The Fringe Experience: A first time in Edinburgh, defying normal


Amanda Marino, left, students and chaperones stand on the Royal Mile in Edinburgh, Scotland, which was mostly blocked off for Fringe foot traffic. Photo courtesy Sharon Burnison.

Post courtesy of IU Newsroom intern Amanda N. Marino:

Marino spent part of her summer at the Edinburgh Festival Fringe, which is billed as the largest arts festival in the world. The Indiana University senior shared her observations with Art at IU:

When I was told the population of Edinburgh, Scotland, would literally triple for the month of August, I didn’t believe it. Then, I saw it happen.

Traveling as a chaperone for my former high school, I became a part of the American High School Theatre Festival and, in turn, the Edinburgh Festival Fringe. The experience was nothing short of the best kind of culture shock.

The students and I arrived in Edinburgh after a very long 10 hours inside a bus the day before the Fringe officially began. A full section of the Royal Mile, the city’s main thoroughfare, had already been partially blocked off for what was going to be one of the largest crowds I had ever had the pleasure of joining.


Before each of the students’ performances, Marino collected their wristbands. ‘Rodents’ tend not to wear bracelets.

From Aug. 5 to 29, more than 300 venues will have hosted over 50,000 performances of more than 3,000 shows, including traditional theater, cabaret, variety shows and musical performances.

The biggest risk a person takes in going to the Fringe is realizing that there’s just too much good stuff to see all at once.

My 14 students from Carl Sandburg High School in Orland Park, Ill., were given space to perform near Surgeons’ Hall Museums, just a few blocks off the Mile. There, they put on “The Amazing Maurice and His Educated Rodents” four times under what could be described as somewhat stressful conditions. The students had access to their space only once before they performed and had to use that time to become familiar with the venue, set all of their light cues, and drop off the props and set pieces (which up until that point had slept in my room at the University of Edinburgh). After that, they had to work in what technical guru Broderick “Jigsaw” Jones called “the spirit of the Fringe,” which I took to mean limited time and close calls.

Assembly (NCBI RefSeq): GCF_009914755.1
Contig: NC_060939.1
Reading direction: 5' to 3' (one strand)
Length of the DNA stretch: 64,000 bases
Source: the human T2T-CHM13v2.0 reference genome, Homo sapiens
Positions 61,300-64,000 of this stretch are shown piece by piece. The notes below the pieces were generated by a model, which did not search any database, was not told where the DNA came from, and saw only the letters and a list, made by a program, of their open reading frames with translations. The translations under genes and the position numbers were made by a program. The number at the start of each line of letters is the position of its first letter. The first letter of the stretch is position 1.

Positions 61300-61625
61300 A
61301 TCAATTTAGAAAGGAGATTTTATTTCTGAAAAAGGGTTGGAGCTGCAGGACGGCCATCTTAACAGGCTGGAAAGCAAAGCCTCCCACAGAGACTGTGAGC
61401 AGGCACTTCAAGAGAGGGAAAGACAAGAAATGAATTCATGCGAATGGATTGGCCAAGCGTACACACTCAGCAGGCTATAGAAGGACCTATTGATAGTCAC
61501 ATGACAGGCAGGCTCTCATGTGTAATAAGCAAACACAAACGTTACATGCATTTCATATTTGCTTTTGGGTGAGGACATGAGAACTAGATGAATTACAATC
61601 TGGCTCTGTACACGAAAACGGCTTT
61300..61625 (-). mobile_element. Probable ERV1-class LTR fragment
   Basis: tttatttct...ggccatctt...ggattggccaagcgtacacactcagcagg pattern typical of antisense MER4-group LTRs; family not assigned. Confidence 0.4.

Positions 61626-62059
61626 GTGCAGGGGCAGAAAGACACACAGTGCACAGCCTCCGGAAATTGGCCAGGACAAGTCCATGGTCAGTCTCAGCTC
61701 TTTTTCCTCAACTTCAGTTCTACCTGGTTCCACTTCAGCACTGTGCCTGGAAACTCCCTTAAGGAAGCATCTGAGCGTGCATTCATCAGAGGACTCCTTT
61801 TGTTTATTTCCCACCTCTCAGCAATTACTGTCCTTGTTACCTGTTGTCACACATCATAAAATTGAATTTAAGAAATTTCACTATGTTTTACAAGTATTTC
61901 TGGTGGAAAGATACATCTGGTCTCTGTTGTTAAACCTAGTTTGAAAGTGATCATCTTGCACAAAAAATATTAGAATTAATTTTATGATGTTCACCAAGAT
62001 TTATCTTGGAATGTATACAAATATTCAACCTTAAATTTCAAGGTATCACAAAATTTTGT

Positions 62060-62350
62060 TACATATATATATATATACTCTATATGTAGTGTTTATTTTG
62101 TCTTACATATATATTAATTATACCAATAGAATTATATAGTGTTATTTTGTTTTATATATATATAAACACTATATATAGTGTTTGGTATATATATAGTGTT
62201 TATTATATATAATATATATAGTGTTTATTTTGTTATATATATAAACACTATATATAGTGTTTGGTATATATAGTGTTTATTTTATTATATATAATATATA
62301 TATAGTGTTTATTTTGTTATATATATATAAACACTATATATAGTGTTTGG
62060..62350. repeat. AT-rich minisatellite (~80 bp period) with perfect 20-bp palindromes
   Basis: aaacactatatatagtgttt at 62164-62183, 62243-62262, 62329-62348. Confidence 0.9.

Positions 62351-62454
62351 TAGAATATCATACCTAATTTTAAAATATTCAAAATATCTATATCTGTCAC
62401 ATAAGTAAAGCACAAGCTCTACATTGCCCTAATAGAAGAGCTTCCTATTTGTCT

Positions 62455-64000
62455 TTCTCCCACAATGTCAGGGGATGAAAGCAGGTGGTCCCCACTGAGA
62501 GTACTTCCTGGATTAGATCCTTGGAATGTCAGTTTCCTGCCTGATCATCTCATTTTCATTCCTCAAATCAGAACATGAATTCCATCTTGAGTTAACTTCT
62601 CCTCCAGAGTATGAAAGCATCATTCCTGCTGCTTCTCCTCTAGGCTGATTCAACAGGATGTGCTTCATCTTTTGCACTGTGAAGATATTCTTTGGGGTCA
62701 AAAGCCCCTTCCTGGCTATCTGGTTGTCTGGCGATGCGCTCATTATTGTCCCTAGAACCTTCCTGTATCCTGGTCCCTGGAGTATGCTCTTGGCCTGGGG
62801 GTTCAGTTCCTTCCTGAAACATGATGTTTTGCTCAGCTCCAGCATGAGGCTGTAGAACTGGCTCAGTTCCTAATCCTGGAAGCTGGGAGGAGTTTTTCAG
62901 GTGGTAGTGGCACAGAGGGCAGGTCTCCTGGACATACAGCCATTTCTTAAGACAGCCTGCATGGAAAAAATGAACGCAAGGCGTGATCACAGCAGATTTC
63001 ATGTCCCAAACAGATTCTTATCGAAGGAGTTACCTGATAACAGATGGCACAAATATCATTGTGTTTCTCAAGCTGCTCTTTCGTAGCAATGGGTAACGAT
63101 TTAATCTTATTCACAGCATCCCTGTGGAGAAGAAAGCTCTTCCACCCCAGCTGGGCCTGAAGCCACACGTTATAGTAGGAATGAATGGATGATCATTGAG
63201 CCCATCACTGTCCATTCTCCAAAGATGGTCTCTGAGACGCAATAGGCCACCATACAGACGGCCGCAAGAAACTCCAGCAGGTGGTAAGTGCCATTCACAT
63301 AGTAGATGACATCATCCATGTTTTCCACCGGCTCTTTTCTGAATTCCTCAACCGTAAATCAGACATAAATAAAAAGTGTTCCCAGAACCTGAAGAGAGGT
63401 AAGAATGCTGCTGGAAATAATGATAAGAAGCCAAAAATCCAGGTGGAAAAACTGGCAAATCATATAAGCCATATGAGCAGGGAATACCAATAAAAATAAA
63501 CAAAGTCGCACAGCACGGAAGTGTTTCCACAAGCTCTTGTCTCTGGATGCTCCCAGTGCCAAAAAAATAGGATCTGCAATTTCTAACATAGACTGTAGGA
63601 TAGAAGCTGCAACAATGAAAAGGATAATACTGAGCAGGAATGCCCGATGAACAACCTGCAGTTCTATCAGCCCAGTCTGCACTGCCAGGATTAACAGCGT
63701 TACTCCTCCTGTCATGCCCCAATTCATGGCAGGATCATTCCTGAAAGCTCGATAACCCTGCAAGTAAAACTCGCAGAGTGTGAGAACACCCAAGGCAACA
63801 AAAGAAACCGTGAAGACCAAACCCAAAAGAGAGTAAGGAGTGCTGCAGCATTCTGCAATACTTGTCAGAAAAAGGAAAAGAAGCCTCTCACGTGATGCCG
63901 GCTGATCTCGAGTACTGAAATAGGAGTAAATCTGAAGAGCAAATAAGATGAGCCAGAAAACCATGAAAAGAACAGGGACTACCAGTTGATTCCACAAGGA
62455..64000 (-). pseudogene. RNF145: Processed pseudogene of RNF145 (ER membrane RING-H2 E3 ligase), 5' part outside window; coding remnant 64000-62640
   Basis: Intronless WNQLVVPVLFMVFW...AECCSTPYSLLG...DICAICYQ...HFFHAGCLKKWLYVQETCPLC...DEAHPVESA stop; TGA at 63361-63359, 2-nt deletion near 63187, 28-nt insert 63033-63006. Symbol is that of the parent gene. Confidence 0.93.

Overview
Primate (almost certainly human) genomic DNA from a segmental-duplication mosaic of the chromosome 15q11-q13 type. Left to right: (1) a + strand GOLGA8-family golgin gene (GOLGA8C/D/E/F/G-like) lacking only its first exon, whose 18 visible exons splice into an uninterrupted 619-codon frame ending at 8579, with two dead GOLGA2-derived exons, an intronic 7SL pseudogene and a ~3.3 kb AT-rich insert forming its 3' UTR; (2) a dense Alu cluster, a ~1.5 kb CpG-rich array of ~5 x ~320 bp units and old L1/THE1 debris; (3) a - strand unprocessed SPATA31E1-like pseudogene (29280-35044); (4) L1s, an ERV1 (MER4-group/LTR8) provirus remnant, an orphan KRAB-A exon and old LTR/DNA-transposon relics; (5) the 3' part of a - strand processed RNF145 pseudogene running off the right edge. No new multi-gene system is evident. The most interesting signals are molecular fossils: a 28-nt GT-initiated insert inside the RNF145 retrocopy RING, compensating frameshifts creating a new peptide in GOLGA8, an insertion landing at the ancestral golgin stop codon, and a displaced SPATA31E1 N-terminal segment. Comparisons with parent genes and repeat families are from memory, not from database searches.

Along with their 90-minute performance, the students were allowed only 15 minutes before and after each show to set and strike their entire space, after the show before them ended and before the next show began. Organized chaos does not begin to describe this aspect of the Fringe.

Outside of the practice and performance, the students and I spent most of our time seeing shows in just about every square inch of free space in the city. Venues were as big as auditoriums and as small as the upstairs rooms of bars. Street performers were constantly coaxing their audiences closer to their juggling, flame-swallowing, sword-eating acts, trying to decongest impossibly crowded streets. Performers walked around with fliers, enticing people to choose their show out of the thousands of available options. My students were able to hand out about 2,000 of their own fliers, too.


The Amazing Garreth was one of hundreds of street performers drawing audiences on the Royal Mile. He ate fire, swallowed swords and entertained his crowd with his bizarre show.

While they were off exploring together, I saw a few shows on my own, including one of my favorite comedy bands, The Axis of Awesome. The tickets are ridiculously affordable, and in the spirit of things, sometimes you get lucky and land a front row seat or two, like I did. Seeing Edgar Allen Poe come to life in “Poe’s Last Night” as performer David Crawford paced anxiously about the stage was so intense and wonderful that I found myself winded at the end of the performance. As it turns out, I had been holding my breath.

A man eating fire and swallowing swords ran to me from his street performance at the sound of police sirens and draped an arm around my shoulder, mocking an innocent look in a non-existent police chase. I found my new favorite Elvis in a play based on the day the King landing in Prestwick, Scotland, on his way home from the war. I was moved by the story of a young schizophrenic man trying to put his life back together.

Being so totally enveloped in this theater experience reminded me what I love about performing and why, even as a journalist, I still take time to volunteer at the Bloomington Playwrights Project in town. The people and atmosphere simply can’t be recreated anywhere else.

The culture of the Fringe permeated my entire Edinburgh experience. Sitting alone in a pub, I suddenly found myself in the midst of a veritable troupe of actors telling me about their shows and inviting me out as though I weren’t an awkward American stranger.

There are no strangers at the Fringe, only thousands upon thousands of performers and patrons mingling in the streets at the world’s largest arts festival and, as the slogan dictates, defying normal.

A small taste of Fringe

The IndyFringe Theatre Festival, which was inspired by the original in Edinburgh, began Aug. 18 and and wraps up Aug. 28. The festival, which is clustered around Massachusetts Avenue in Indianapolis, features more than 300 performances.

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